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Full Online Book HomeLong StoriesThe Ranch At The Wolverine - Chapter 23. Billy Louise Gets A Surprise
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The Ranch At The Wolverine - Chapter 23. Billy Louise Gets A Surprise Post by :prospertogether Category :Long Stories Author :B. M. Bower Date :May 2012 Read :2641

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The Ranch At The Wolverine - Chapter 23. Billy Louise Gets A Surprise

CHAPTER XXIII. BILLY LOUISE GETS A SURPRISE

Frightened, worried, sick at heart because her crowding doubts and suspicions had suddenly developed into black certainty just when she had thought them dead forever, Billy Louise rode up the narrow, rocky gorge. She had come to have a vague comprehension of the temptation Ward must have felt. She had come to accept pityingly the possibility that the canker of old influences had eaten more deeply than appeared on the surface. She had set herself stanchly beside him as his friend, who would help him win back his self-respect. She felt sure that he must suffer terribly with that keen, analytical mind of his, when he stopped to think at all. He had no warped ethics wherewith to ease his conscience. She knew his ideas of right and wrong were as uncompromising as her own, and if he stole cattle, he did it with his eyes wide open to the wrong he was doing. And yet--

"That's bad enough, but to try and fasten evidence on someone else!" Billy Louise gritted her teeth over the treachery of it. She believed he had done that very thing. How could she help it? She had seen the corral and had seen Ward ride away from it in the dusk of evening; or she believed she had seen him, which was the same thing. She knew that Ward's prosperity was out of proportion with his visible resources. And she knew what lay behind him. Was his version of the past after all the correct one? Might not the paragraph she had burned been nothing more than the truth?

Billy Louise fought for him; fought with her stern, youthful judgment which was so uncompromising. It takes years of close contact with life to give one a sure understanding of human weakness and human endeavor.

At the ford, when Blue would have crossed and taken the trail home, Billy Louise reined him impulsively the other way. Until that instant she had not intended to seek Ward, but once her fingers had twitched the reins against Blue's neck, she did not hesitate; she did not even argue with herself. She just glanced up at the sun, saw that it was not yet noon--so much may happen in two or three hours!--and sent Blue up the hill at a lope.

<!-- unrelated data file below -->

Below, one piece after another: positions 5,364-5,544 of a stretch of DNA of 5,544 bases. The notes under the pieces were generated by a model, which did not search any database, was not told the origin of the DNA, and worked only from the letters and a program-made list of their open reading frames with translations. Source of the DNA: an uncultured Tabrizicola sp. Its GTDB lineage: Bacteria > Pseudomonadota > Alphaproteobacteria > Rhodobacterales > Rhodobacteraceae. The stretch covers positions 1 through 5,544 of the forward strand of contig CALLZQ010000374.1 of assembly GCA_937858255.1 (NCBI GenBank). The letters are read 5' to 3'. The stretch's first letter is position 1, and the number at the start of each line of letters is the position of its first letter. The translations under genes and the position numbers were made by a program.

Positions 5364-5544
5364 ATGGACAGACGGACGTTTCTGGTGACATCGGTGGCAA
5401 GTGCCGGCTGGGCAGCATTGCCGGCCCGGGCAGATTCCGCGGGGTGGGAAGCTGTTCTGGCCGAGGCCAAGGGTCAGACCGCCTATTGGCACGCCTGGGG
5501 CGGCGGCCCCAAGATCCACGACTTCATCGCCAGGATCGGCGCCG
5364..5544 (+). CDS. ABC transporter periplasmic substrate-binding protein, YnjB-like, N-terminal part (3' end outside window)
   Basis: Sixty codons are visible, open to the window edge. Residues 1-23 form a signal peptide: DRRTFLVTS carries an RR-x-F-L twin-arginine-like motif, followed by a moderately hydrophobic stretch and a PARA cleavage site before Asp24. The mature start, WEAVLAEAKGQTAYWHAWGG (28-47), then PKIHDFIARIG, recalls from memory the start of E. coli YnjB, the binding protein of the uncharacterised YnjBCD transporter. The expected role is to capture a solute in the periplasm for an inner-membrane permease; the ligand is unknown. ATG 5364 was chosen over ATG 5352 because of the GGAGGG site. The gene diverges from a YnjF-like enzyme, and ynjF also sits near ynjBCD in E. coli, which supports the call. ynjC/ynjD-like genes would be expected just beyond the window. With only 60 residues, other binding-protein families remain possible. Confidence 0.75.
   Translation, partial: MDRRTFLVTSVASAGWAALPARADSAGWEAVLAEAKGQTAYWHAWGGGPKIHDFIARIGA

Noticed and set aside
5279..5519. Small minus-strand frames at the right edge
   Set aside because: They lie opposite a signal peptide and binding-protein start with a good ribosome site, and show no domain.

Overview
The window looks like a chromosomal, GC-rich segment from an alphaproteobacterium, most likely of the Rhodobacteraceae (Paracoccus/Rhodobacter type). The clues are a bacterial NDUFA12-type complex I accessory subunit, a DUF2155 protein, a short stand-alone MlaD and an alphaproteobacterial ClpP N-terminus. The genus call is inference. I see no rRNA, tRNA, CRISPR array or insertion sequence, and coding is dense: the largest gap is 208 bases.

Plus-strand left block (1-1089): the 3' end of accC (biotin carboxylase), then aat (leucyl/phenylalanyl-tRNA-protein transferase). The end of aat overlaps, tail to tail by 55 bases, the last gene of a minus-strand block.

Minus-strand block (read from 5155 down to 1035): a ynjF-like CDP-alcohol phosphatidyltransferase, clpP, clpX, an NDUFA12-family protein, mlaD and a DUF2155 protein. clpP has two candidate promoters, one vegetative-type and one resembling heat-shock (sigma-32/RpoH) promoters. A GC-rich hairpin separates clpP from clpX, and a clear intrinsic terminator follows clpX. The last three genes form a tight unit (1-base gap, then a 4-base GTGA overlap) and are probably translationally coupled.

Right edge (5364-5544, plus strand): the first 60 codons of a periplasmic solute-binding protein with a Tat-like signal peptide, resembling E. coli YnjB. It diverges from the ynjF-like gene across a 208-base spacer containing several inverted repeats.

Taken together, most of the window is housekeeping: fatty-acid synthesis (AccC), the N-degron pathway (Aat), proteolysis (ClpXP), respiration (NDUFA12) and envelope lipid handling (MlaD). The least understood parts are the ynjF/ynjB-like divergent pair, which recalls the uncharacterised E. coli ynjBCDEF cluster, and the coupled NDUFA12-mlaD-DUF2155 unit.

She did not know what she would do or what she would say when she saw Ward. She knew that she was full of bitterness and disappointment and chagrin. She had accused innocent persons of a crime. Ward had placed her in that position and compelled her to recant and apologize. She had offended Marthy beyond forgiveness--and Charlie Fox. Her face burned with shame when she remembered the things she had said to them. Ward was the cause of that humiliation; and Ward was going to know exactly what she thought of him; beyond that she did not go.

The two mares fed dispiritedly at the lowest corner of the field, their hair rough with exposure to the winter winds and the storms, their ribs showing. With all the hay he had put up, Ward might at least keep his horses in better shape, Billy Louise censured, as she passed them by. A few head of cows and calves wandered aimlessly among the thinnest fringe of willows along the creek; they showed more ribs than did the mares. Billy Louise pulled her lips tight. They did not look as though they had been fed a forkful of hay all winter; your true range man or woman gets to know these things instinctively.

Farther along, Billy Louise heard a welcoming nicker and turned her head. Here came Rattler, thin-flanked and rough-coated, trotting down a shallow gulley to meet Blue. The two horses chummed together whenever Ward was at the Wolverine. Billy Louise pulled up and waited till Rattler reached her. He and Blue rubbed noses, and Blue laid back his ears and shook his head with teeth bared, in playful pretense of anger. Rattler kicked up his heels in disdain at the threat and trotted alongside them.